I visited the producer today to listen to it - all three minutes of it! I feel like I sound hyper, but my voice coach was telling me to turn up the emotion to 11, because otherwise I tend to sound flat. So I did. The producer added fades and sound effects (e.g. truck noise for a snippet of dialog that was taking place on the back of a truck) and put the whole thing on a digital file.
My next step is to open an account at ACX - the service that connects authors with readers for Audible and iTunes audiobooks - and get set up at home. Making a voice booth does not have to be expensive, I learned. And I'll need to lease the Adobe software package, which includes Audition for sound production.
I'm excited because this is something I've kind of always wanted to do. But I didn't really consciously form the desire until the last couple of years. My family were literary people, and I grew up with family reading hour, where the four of us would sit in the living room and take turns reading a chapter from a young adult novel (Madeline L'Engle, Lucy Boston, Susan Cooper) or classic literature for young people or adults (Dickens, Louisa May Alcott). Looking back, I realize those hours gave me a lot of confidence and proficiency in oral reading. It's easy to take something for granted when you forget that it doesn't come easily to everybody.
It wasn't until I enrolled in acting class last fall that I started thinking seriously about voice arts. I enjoyed reading my personal essay for the class, and I wanted more.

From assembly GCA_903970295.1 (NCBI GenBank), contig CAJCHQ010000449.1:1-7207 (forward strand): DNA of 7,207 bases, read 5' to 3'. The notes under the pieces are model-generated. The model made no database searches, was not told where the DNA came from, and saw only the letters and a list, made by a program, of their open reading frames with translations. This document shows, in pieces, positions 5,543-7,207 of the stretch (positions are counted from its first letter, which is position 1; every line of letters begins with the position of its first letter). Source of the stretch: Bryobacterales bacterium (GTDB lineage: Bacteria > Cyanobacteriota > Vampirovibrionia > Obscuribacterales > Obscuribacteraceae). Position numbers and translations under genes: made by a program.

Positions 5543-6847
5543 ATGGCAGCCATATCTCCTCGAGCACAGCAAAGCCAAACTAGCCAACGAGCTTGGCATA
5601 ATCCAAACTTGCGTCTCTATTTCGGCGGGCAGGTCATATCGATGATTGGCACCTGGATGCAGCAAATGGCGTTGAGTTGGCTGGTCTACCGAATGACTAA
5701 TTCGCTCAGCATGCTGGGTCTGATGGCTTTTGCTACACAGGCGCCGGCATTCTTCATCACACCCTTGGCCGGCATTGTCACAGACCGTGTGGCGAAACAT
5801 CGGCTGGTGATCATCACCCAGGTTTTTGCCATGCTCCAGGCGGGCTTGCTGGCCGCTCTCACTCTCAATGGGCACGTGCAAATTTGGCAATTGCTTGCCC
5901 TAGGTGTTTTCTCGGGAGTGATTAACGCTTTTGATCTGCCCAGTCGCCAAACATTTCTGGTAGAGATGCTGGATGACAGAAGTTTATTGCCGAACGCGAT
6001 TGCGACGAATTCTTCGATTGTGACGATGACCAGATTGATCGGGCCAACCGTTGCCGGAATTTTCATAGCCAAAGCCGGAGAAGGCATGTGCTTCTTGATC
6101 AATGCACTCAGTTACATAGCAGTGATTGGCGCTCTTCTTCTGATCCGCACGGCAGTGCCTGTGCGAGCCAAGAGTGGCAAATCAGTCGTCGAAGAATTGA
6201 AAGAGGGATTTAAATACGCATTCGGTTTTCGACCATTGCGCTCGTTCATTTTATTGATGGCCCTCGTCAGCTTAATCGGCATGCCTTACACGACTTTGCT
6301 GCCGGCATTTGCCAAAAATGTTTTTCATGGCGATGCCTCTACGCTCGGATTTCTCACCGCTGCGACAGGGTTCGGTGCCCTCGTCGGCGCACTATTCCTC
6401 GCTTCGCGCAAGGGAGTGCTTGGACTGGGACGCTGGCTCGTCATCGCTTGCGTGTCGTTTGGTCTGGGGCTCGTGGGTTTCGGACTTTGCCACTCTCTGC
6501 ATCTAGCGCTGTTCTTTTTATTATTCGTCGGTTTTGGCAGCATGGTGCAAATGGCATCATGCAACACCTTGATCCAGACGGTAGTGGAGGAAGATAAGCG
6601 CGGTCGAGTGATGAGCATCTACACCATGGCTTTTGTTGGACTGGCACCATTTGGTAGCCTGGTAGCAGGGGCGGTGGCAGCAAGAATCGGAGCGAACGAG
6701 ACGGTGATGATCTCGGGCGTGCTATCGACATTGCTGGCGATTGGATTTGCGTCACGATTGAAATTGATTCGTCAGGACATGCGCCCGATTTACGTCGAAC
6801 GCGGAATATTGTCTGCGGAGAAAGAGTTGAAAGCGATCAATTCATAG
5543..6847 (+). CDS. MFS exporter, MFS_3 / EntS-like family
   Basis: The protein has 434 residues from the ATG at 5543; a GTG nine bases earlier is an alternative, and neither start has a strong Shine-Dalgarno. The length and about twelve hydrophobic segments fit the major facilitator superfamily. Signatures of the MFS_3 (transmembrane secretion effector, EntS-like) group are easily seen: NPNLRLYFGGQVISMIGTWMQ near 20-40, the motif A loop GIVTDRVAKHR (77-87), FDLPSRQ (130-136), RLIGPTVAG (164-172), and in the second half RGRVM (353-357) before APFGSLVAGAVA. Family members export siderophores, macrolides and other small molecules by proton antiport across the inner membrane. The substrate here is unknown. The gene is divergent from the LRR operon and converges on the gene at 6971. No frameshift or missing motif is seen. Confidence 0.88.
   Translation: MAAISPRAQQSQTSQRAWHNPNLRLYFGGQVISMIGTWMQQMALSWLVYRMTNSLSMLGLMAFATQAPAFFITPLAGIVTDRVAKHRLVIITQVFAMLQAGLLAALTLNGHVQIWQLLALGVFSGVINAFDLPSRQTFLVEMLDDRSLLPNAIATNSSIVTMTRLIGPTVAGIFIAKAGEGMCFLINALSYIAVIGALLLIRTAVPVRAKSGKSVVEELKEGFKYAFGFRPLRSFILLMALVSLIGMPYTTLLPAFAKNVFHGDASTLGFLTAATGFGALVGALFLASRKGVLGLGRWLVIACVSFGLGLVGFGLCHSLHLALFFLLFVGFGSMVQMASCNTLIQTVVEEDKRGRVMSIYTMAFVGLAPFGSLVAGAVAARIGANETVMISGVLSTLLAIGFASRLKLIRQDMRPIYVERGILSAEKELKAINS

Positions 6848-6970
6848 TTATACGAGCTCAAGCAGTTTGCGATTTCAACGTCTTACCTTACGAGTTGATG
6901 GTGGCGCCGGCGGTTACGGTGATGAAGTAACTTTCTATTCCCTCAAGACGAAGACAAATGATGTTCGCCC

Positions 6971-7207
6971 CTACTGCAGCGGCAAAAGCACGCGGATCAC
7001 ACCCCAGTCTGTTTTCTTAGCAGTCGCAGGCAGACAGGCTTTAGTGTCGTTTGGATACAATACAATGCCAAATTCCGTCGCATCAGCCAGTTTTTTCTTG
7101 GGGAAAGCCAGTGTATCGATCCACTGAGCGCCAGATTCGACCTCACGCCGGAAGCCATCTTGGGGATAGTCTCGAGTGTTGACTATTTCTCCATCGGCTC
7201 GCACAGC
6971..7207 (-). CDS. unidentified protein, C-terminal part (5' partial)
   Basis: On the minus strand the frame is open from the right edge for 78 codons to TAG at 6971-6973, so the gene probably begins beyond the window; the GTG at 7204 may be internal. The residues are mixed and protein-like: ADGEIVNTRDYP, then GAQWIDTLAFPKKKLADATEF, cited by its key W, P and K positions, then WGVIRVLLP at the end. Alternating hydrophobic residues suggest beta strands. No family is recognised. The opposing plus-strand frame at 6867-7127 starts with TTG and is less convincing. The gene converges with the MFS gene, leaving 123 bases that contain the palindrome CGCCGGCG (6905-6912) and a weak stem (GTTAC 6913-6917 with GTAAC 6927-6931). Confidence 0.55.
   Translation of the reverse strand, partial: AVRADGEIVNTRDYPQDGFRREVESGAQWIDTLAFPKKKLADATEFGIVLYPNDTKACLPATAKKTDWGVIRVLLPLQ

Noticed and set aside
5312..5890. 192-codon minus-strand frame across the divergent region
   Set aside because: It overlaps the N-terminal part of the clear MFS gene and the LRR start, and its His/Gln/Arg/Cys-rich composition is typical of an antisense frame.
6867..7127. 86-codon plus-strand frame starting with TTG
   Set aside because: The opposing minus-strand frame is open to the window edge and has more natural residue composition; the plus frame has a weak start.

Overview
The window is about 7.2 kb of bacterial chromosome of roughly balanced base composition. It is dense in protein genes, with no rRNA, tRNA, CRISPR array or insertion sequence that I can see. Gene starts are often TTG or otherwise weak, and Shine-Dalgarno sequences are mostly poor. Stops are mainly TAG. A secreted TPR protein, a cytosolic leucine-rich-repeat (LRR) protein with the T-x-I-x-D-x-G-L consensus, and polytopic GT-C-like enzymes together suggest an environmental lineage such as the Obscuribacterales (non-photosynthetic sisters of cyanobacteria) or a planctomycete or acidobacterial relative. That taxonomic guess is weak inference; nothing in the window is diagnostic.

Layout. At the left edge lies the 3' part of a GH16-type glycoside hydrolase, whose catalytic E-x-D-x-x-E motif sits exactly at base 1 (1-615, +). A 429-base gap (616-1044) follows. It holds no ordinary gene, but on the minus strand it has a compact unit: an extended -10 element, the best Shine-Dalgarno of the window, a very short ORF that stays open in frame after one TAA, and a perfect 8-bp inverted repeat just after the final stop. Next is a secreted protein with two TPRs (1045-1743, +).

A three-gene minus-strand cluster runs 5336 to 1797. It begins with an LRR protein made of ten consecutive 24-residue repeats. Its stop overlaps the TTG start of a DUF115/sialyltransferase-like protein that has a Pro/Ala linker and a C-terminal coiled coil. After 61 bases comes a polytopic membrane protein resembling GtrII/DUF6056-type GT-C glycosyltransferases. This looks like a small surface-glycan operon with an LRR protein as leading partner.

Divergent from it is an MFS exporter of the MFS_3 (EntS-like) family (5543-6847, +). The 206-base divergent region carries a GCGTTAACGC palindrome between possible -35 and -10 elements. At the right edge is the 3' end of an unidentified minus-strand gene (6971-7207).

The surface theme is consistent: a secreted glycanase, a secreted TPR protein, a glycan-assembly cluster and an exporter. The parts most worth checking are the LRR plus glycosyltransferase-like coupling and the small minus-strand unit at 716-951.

The following semester there was a Voice for Actors class and I jumped on it. I was a little disappointed and frustrated with the class because I felt there was a lot of time wasted in "filler" exercises and not much time spent really speaking. But by that point I knew what I wanted to do, so I did an online search for "voice actor training" and started taking lessons with my voice coach.
We started on simple exercises - tongue twisters, and reading a sentence with different kinds of expression - and then worked on things like McDonald's commercials. I mentioned that some day I hoped to do audiobooks, thinking that this was something I'd have to work my way up to, after doing a lot of hamburger commercials. But to my surprise, my voice coach said, "OK, let's train for audiobooks!"
The whole thing seems like it happened very fast - mostly over the summer. But it's been in the works for a long time. Of course, there were audiobooks around when I was a kid, but they were a pretty cumbersome proposition - a box of LPs or an armload of cassettes. But now that people are listening to books on their iPods and Kindles, it's a whole different game.